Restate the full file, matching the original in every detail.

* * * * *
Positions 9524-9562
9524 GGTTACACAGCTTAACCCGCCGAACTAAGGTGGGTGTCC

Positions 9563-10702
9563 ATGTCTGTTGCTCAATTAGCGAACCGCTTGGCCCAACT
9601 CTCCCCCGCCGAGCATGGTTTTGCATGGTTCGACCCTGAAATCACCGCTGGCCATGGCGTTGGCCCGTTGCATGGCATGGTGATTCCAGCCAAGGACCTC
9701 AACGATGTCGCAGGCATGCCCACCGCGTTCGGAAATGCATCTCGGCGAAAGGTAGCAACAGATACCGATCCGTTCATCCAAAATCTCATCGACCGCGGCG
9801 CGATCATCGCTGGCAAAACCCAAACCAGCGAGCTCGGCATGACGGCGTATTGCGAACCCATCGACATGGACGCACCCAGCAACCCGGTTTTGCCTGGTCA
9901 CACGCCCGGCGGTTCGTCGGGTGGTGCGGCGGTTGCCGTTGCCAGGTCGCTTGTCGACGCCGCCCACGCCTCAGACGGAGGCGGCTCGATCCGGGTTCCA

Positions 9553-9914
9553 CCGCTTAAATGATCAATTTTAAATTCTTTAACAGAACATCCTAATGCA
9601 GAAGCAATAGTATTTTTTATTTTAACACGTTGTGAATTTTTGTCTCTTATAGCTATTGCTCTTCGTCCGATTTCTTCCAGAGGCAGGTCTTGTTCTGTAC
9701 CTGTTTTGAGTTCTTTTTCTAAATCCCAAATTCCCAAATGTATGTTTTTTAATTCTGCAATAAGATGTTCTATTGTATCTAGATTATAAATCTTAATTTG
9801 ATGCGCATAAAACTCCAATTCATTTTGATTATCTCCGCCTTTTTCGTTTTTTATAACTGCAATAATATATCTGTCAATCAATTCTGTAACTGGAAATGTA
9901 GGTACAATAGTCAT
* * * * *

Positions 9524-9562
9524 GGTTACACAGCTTAACCCGCCGAACTAAGGTGGGTGTCC

Positions 9563-10702
9563 ATGTCTGTTGCTCAATTAGCGAACCGCTTGGCCCAACT
9601 CTCCCCCGCCGAGCATGGTTTTGCATGGTTCGACCCTGAAATCACCGCTGGCCATGGCGTTGGCCCGTTGCATGGCATGGTGATTCCAGCCAAGGACCTC
9701 AACGATGTCGCAGGCATGCCCACCGCGTTCGGAAATGCATCTCGGCGAAAGGTAGCAACAGATACCGATCCGTTCATCCAAAATCTCATCGACCGCGGCG
9801 CGATCATCGCTGGCAAAACCCAAACCAGCGAGCTCGGCATGACGGCGTATTGCGAACCCATCGACATGGACGCACCCAGCAACCCGGTTTTGCCTGGTCA
9901 CACGCCCGGCGGTTCGTCGGGTGGTGCGGCGGTTGCCGTTGCCAGGTCGCTTGTCGACGCCGCCCACGCCTCAGACGGAGGCGGCTCGATCCGGGTTCCA

Positions 9553-9914
9553 CCGCTTAAATGATCAATTTTAAATTCTTTAACAGAACATCCTAATGCA
9601 GAAGCAATAGTATTTTTTATTTTAACACGTTGTGAATTTTTGTCTCTTATAGCTATTGCTCTTCGTCCGATTTCTTCCAGAGGCAGGTCTTGTTCTGTAC
9701 CTGTTTTGAGTTCTTTTTCTAAATCCCAAATTCCCAAATGTATGTTTTTTAATTCTGCAATAAGATGTTCTATTGTATCTAGATTATAAATCTTAATTTG
9801 ATGCGCATAAAACTCCAATTCATTTTGATTATCTCCGCCTTTTTCGTTTTTTATAACTGCAATAATATATCTGTCAATCAATTCTGTAACTGGAAATGTA
9901 GGTACAATAGTCAT